I love variation forms because they allow you to play with identity, memory and repetition. Max Richter
Woolf Works is a ballet triptych inspired by the writings of Virginia Woolf and staged by British choreographer Wayne McGregor. The ballet premiered on 1 May 2015 at the Royal Opera House in London. Each of the three acts is based on themes developed in three landmark novels by the British author: Mrs Dalloway (1925), Orlando (1928) and The Waves (1931). Elements from her diaries and letters also helped flesh out the narrative of the project. British modern classical composer Max Richter, who already collaborated with Wayne McGregor in the past on Infra and Future Self, was commissioned to write the score for the dance production.
“It’s an investigation into these texts, into her biography, into her life via the medium of these disparate art forms – music, dance, movement, videos, scenography, costume and lighting” says Max Richter, introducing the concept behind the project. The recorded version of the music for the ballet – Three Worlds: Music From Woolf Works – was released on Deutsche Grammophon on 10 March 2017 last.
…Words. English words, are full of echoes, of memories, of associations, naturally.
Setting the scene and introducing the album is the only surviving recording of Virginia Woolf’s voice reading an essay untitled “craftsmanship” as part of a series entitled “Words Fail Me” for the BBC back in 1937.
Written and performed for piano and string quintet, the three movements accompanying Act I “In the Garden”, “War Anthem” and “Meeting Again” follow a classical template. Superimposed over a minimal theme is a very short motif which is then expanded further throughout the three pieces.
Echoing the transformations experienced by the main character of the novel over the course of three centuries, the second Act of the ballet is based on electronic loops – the contemporary equivalent of the Baroque ground bass – except on “The Explorers” featuring a cello solo. Developed over ten tracks, the loops are themselves based on variations on La Folia, a well-known musical theme dating back to the 17th century and which has been used and adapted by many composers since.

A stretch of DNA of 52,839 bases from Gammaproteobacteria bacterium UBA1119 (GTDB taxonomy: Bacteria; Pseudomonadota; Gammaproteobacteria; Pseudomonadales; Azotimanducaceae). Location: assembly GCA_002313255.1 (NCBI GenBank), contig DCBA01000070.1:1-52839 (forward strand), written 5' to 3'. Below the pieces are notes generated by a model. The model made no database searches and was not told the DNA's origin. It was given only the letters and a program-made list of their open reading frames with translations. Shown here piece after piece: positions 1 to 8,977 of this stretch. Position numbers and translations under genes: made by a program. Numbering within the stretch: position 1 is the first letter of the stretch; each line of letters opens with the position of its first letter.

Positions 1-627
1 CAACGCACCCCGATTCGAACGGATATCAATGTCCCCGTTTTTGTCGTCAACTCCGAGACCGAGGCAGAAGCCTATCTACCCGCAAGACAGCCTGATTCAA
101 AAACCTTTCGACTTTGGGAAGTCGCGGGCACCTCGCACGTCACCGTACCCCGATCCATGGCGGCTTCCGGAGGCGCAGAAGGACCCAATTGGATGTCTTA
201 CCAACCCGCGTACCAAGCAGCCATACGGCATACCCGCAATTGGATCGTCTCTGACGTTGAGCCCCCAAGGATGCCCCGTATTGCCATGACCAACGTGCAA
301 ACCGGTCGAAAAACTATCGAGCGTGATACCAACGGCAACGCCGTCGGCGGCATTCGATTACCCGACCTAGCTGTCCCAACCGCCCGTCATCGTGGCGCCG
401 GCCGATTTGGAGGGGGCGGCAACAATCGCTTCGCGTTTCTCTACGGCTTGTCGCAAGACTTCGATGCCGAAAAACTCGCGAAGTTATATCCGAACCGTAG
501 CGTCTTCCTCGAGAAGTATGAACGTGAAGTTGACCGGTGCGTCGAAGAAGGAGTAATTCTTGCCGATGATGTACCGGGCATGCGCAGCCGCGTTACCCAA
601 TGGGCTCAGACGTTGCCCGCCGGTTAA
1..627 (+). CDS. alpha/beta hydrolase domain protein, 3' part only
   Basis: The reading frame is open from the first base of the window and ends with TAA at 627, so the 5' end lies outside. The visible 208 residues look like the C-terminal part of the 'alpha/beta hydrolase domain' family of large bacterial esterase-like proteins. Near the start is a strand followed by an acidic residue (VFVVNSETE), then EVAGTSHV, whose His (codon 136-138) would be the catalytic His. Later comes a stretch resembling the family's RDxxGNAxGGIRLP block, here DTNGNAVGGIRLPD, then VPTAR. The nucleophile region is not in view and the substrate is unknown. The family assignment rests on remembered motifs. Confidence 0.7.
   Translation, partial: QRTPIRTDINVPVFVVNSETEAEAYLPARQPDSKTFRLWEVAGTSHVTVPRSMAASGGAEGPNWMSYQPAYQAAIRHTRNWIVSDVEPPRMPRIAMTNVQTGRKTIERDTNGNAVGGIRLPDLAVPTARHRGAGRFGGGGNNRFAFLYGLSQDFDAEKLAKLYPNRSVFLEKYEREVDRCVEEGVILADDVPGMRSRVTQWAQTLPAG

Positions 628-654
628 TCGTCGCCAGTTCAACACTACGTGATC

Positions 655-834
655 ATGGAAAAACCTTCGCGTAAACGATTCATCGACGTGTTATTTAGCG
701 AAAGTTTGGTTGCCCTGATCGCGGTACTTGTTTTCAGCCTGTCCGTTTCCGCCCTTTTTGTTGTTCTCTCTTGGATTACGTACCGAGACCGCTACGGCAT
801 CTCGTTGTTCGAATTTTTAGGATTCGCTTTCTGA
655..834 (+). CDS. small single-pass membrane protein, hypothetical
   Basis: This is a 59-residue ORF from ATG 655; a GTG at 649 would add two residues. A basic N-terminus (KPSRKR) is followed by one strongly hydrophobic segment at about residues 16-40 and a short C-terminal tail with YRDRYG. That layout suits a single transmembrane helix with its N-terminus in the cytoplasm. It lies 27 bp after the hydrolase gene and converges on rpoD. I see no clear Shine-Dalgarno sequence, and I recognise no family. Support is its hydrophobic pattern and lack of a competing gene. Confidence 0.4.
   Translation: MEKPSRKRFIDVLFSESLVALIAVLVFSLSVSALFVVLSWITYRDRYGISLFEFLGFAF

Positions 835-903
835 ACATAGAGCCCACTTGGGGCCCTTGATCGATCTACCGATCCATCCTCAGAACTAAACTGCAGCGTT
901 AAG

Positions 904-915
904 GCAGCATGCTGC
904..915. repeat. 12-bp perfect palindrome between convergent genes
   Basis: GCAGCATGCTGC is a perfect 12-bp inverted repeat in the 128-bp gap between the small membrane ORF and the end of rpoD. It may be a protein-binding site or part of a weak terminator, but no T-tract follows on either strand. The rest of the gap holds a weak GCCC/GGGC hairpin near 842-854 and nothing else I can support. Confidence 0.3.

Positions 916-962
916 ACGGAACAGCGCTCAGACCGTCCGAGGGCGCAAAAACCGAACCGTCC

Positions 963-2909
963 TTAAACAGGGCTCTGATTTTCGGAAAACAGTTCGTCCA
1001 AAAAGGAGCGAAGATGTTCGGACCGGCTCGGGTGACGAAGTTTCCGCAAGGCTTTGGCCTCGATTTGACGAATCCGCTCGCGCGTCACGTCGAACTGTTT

However, I wanted the palette to be one which could only exist today; so in addition to variations for the whole orchestra, for solo instruments and for chamber groupings, there are also variations which are wholly electronic, incorporating analogue modular synthesis, sequencing, digital signal processing and computer-generated synthesis.
The pièce de resistance on The Three Worlds is the 21 minute long “Tuesday” concluding the third Act. “Tuesday” refers to the heading of the suicide note which Virginia Woolf left to her husband on the morning of 28 March 1941. The letter is reproduced in the liner notes and is read by actress Gillian Anderson to introduce the third Act.
There are exquisite echoes of Stephen Daldry’s The Hours at play here. The film also opens with Virginia Woolf’s suicide note and drowning, setting the scene for a fluid story line focusing on the interconnected lives of three women over three decades in the course of a single day. The entire film is also underpinned by Philip Glass’ trademark cyclical waves of strings.
Equally structured around several patterned lines moving at different speeds in wave fashion, the piece evolves slowly from an empty space to an impressive sonic whirlpool for orchestra, electronics and soprano Grace Davidson, whose wordless singing also recalls Max Richter’s previous opus From Sleep.
Two years in the making, Three Worlds: Music From Woolf Works is a remarkable and at times poignant musical companion to Virginia Woolf’s literary stream of consciousness. Like most of Max Richter’s work, the immersive compositions never fail to linger magically in the memory “…like disconnected fragments, now bright, now dim, hanging and bobbing and dipping and flaunting.”